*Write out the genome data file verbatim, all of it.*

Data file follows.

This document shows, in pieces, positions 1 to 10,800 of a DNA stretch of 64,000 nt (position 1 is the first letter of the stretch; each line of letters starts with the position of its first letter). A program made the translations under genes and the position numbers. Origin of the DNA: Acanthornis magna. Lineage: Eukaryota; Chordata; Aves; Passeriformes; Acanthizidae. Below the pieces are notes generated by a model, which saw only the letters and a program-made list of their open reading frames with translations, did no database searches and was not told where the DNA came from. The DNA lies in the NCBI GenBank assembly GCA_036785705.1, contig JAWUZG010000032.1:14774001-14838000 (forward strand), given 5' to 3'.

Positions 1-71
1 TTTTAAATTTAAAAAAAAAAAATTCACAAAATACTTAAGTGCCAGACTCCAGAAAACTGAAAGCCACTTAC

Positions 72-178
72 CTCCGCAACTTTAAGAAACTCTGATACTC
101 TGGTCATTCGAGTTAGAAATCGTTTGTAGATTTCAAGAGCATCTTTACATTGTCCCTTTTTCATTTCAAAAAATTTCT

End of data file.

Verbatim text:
This document shows, in pieces, positions 1 to 10,800 of a DNA stretch of 64,000 nt (position 1 is the first letter of the stretch; each line of letters starts with the position of its first letter). A program made the translations under genes and the position numbers. Origin of the DNA: Acanthornis magna. Lineage: Eukaryota; Chordata; Aves; Passeriformes; Acanthizidae. Below the pieces are notes generated by a model, which saw only the letters and a program-made list of their open reading frames with translations, did no database searches and was not told where the DNA came from. The DNA lies in the NCBI GenBank assembly GCA_036785705.1, contig JAWUZG010000032.1:14774001-14838000 (forward strand), given 5' to 3'.

Positions 1-71
1 TTTTAAATTTAAAAAAAAAAAATTCACAAAATACTTAAGTGCCAGACTCCAGAAAACTGAAAGCCACTTAC

Positions 72-178
72 CTCCGCAACTTTAAGAAACTCTGATACTC
101 TGGTCATTCGAGTTAGAAATCGTTTGTAGATTTCAAGAGCATCTTTACATTGTCCCTTTTTCATTTCAAAAAATTTCT